Backend implementations

Backends implement the luminance::backend traits and provide, mostly, a single type for each implementation. It’s important to understand that a backend crate can provide several backends (for instance, luminance-gl can provide one backend — so one type — for each supported OpenGL version). That backend type will be used throughout the rest of the ecosystem to deduce subsequent implementors and associated types.

If you want to implement a backend, you don’t have to push any code to any luminance crate. luminance-* crates are official ones, but you can write your own backend as well. The interface is highly unsafe, though, and based mostly on unsafe impl on unsafe trait. For more information, feel free to read the documentation of the luminance::backend module.


luminance doesn’t know anything about the context it executes in. That means that it doesn’t know whether it’s used within SDL, GLFW, glutin, Qt, a web canvas or an embedded specific hardware such as the Nintendo Switch. That is actually powerful, because it allows luminance to be completely agnostic of the execution platform it’s running on: one problem less. However, there is an important point to take into account: a single backend type can be used with several windowing crates / implementations. That allows to re-use a backend with several windowing implementations. The backend will typically explain what are the conditions to create it (like, in OpenGL, the windowing crate must set some specific flags when creating the OpenGL context).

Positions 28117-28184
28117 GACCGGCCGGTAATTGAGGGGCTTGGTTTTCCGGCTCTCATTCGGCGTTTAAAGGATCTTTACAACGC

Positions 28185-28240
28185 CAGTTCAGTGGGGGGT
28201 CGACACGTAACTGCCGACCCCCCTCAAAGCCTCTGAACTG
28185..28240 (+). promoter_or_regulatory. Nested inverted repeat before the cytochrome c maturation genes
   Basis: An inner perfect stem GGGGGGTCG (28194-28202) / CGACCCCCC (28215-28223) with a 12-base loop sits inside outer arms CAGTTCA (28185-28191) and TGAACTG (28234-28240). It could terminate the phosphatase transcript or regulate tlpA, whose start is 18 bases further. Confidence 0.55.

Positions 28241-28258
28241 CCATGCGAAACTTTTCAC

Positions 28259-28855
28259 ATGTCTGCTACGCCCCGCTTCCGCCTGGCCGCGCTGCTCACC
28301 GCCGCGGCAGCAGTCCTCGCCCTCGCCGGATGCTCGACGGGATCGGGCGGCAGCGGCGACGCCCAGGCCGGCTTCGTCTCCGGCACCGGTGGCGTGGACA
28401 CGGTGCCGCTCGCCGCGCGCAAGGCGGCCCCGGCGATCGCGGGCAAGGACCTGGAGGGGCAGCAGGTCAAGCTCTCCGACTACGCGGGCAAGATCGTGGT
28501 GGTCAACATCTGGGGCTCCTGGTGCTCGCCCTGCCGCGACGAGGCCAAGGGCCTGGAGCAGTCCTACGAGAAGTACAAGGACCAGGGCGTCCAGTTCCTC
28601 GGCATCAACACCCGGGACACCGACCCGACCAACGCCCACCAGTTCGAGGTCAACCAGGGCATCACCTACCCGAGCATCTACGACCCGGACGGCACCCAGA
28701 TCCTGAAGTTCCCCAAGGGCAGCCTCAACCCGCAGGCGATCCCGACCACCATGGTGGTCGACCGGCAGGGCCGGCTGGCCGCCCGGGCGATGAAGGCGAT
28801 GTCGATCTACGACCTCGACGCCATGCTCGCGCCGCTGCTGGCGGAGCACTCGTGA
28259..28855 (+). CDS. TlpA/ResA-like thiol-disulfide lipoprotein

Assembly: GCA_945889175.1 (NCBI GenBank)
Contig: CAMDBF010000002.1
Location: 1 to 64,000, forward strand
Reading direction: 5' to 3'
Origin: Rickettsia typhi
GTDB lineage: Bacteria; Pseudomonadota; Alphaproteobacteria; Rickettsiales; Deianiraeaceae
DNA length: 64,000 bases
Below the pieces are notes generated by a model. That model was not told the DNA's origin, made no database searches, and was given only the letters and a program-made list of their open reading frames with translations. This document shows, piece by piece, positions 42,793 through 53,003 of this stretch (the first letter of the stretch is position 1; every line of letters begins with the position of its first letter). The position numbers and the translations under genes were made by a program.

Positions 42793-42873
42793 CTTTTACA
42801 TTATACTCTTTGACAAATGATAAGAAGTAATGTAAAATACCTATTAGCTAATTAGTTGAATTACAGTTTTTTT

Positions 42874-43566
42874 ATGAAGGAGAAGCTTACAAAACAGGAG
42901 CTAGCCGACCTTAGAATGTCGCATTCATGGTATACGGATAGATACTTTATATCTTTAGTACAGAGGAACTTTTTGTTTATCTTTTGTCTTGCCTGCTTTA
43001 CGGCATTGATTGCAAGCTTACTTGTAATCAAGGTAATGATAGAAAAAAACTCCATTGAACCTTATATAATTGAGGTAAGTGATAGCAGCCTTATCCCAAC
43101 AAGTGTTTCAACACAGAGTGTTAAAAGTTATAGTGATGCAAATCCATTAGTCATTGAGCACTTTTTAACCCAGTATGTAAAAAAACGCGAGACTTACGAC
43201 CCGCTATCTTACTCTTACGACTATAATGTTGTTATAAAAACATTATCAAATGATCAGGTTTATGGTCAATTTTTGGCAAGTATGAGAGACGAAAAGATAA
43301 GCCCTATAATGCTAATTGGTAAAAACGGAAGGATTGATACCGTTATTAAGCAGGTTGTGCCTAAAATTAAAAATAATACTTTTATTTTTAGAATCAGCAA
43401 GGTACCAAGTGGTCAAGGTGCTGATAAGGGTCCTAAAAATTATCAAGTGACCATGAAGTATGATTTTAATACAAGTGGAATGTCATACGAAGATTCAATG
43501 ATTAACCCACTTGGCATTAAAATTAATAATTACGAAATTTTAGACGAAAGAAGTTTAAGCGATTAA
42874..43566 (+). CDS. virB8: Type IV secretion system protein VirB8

luminance does not provide a way to create windows because it’s important that it not depend on windowing libraries – so that end-users can use whatever they like. Furthermore, such libraries typically implement windowing and event features, which have nothing to do with our initial purpose.

A platform crate supporting luminance will typically provide native types by re-exporting symbols (types, functions, etc.) from a windowing crate and the necessary code to make it compatible with luminance. That means providing a way to access a backend type, which implements the luminance::backend interface. However, platform crates are not supposed to be a replacement for the underlying platform system; you will typically still have to depend it as well.